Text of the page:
Most things in politics don’t matter nearly as much as the people who write about politics for a living say, but I think endorsements like Tim Pawlenty’s announced support for Mitt Romney are worth paying attention to. The case against being interested in endorsements is the sensible point that if Pawlenty had some loyal base of fanatical followers, he wouldn’t have dropped out of the race. That’s true, but what matters about endorsements isn’t so much that particular endorsers drive votes as that in the aggregate this is one of the ways party leaders signal and coordinate with each other.
Mitt Romney has a lot going for him as a candidate. As a former governor, he’s a plausible president. As a former governor of a blue state, he has a demonstrated ability to get voters who don’t normally vote Republican to vote for a Republican. He polls well in head-to-head match-ups against President Obama. He has a nationwide fundraising base grounded in the financial services industry and the LDS community. But he also has a number of well-known weakness, and key among them is the idea that some elements of his record should make him ideologically unacceptable to conservatives. In a race where the nominee is basically going to be either Rick Perry or Romney, things like Karl Rove and Dick Cheney taking swipes as Perry last week constitute de facto support for Romney. Yet it’s explicit support for Romney as offered by Pawlenty that sends the clearest signal that conservatives should regard Romney as acceptable. Pawlenty never had a huge Q rating or an ecstatic fan base, but high-information conservatives and dedicated activists all know who he is and all know that the knock on him is that he’s too boring not that he’s not a real conservative. No single endorsement matters very much, but Romney’s ability to wrack up a series of endorsements from blah plain vanilla current and former Republican elected officials probably matters a lot in a matchup against Perry.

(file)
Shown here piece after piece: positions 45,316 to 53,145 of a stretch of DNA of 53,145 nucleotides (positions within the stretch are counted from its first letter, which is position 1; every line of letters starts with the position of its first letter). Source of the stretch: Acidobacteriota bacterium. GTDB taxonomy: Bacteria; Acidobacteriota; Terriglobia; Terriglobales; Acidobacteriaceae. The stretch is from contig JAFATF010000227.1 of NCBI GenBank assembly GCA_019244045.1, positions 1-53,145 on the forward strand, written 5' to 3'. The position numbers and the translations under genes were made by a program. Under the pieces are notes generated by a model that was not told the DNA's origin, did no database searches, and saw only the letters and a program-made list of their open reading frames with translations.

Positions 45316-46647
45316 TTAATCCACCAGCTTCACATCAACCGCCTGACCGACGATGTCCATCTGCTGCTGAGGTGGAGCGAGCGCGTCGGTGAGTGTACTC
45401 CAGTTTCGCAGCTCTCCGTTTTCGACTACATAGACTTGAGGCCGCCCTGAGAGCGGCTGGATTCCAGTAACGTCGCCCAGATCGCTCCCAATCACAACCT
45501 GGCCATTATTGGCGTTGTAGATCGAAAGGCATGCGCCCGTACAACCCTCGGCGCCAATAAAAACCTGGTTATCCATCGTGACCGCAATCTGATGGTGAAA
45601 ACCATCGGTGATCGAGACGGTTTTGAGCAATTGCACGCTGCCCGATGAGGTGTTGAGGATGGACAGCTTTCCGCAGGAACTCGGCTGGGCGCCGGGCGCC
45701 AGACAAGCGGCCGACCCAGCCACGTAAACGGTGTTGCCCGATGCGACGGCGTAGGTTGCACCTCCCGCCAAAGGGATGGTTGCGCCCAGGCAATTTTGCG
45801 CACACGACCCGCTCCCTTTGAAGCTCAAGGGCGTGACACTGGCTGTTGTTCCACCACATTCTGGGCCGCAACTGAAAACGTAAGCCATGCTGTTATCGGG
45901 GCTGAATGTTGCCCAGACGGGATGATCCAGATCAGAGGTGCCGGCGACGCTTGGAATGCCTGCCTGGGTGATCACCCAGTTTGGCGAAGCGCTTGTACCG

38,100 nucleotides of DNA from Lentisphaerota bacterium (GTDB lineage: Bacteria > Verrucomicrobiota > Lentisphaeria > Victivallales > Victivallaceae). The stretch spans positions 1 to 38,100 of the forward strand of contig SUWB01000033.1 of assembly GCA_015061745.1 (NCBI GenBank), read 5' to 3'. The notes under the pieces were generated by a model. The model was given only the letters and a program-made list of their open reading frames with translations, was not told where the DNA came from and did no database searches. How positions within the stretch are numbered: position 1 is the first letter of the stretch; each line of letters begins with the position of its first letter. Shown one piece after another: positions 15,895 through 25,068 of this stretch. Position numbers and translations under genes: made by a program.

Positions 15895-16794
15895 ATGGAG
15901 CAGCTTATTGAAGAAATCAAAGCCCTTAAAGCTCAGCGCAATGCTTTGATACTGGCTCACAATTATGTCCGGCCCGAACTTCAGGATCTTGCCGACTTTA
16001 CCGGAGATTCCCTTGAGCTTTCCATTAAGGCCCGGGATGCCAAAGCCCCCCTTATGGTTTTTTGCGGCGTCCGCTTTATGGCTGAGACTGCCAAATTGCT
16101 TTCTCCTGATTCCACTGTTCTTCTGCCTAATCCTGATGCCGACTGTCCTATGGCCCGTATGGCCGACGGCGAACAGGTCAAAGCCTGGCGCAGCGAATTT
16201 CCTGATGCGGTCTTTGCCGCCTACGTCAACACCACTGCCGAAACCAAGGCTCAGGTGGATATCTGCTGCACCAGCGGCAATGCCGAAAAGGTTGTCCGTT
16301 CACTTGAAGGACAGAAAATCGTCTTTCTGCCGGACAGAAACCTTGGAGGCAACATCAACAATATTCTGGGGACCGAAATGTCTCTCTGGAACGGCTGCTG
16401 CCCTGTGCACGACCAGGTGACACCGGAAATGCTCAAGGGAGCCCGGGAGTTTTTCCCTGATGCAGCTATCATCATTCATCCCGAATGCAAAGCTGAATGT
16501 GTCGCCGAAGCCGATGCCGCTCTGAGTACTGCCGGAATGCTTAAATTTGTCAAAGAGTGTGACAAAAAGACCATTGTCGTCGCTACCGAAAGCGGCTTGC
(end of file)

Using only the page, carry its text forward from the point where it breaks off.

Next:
For a general example of how endorsements matter, it’s hard to do better than the 2008 Obama-Clinton primary. It’s hard to imagine that anyone said, “wow, George Miller likes Obama (or Pat Leahy or Max Baucus), I’m going to go vote for him now.” But in the aggregate the fact that a lot of Democratic members of Congress were endorsing the guy was an important signal to activists, donors, and voters was considered a plausible and acceptable choice.